II. SUMMARY OF ARGUMENT

The Court should deny Amgen's motion. First, Amgen is unlikely to succeed on the merits. The Supreme Court recently confirmed in Sandoz v. Amgen that a BLA applicant may send a notice of commercial marketing prior to obtaining FDA approval, which Hospira undisputedly did on April 8, 2015. There is no basis in the BPCIA or the Supreme Court's Sandoz opinion for the additional requirements Amgen now asks this Court to impose--none of which were raised in Amgen's initial request for a preliminary injunction.

Hospira provided its Notice in April 2015 and never rescinded or withdrew it. Amgen knows that fact so well that it pointedly complained about it in its Second Amended Complaint filed in October 2016 [Redacted]  Amgen's reliance on one out-of-context quotation from a letter cannot change Hospira's consistent position in correspondence with Amgen and before this Court and Amgen's acknowledgement of that position. Thus, Amgen's first argument that it will succeed on the merits fails.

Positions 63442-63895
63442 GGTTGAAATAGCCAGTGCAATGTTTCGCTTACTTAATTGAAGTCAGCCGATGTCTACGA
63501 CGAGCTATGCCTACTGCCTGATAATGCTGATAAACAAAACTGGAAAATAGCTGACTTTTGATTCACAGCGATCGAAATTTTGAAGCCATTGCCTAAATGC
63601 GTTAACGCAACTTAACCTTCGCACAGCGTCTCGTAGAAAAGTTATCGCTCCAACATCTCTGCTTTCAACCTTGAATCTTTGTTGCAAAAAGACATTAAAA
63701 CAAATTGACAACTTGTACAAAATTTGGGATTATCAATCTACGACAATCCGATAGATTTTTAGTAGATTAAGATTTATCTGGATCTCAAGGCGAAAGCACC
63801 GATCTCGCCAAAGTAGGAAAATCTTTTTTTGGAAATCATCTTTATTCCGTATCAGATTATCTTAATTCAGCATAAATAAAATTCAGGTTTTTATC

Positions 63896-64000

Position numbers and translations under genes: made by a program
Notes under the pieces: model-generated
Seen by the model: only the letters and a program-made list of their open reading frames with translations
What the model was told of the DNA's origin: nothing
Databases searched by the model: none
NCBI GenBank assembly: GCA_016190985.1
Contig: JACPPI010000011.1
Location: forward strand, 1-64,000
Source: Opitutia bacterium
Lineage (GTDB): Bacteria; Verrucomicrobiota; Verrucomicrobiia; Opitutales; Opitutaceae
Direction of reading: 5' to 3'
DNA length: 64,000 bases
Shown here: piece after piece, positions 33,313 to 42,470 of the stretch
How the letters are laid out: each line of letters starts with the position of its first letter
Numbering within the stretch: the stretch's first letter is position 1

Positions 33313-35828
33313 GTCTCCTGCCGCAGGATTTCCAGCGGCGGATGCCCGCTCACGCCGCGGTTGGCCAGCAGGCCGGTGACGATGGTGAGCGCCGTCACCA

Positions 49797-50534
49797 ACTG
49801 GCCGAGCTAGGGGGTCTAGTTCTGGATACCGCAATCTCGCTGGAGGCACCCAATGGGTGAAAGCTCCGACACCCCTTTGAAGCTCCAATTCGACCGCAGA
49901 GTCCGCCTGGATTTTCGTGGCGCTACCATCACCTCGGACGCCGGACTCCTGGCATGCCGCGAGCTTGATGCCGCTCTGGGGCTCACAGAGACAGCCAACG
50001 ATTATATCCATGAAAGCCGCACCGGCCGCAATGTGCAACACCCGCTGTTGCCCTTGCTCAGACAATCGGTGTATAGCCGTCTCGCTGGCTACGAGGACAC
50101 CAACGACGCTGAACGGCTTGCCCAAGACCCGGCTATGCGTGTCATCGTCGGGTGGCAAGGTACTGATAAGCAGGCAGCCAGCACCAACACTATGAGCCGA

Amgen's second argument fails because it has no statutory support. The BPCIA does not require Hospira to provide an additional notice of commercial marketing after it receives and responds to a complete response letter (''CRL"). Amgen's argument rehashes the same rationale that the Supreme Court squarely rejected in Sandoz. Indeed, in rejecting Amgen's argument that notice can only be properly provided after FDA approval because that is when the properties of a biosimilar product can be known, the Court explained that '"nothing in §262(1)(8)(A) turns on the precise status or characteristics of the biosimilar application." Sandoz Inc. v. Amgen Inc., No. 15-1039, slip op. at 17 (U.S. June 12, 2017). Thus, Amgen's motion is completely baseless.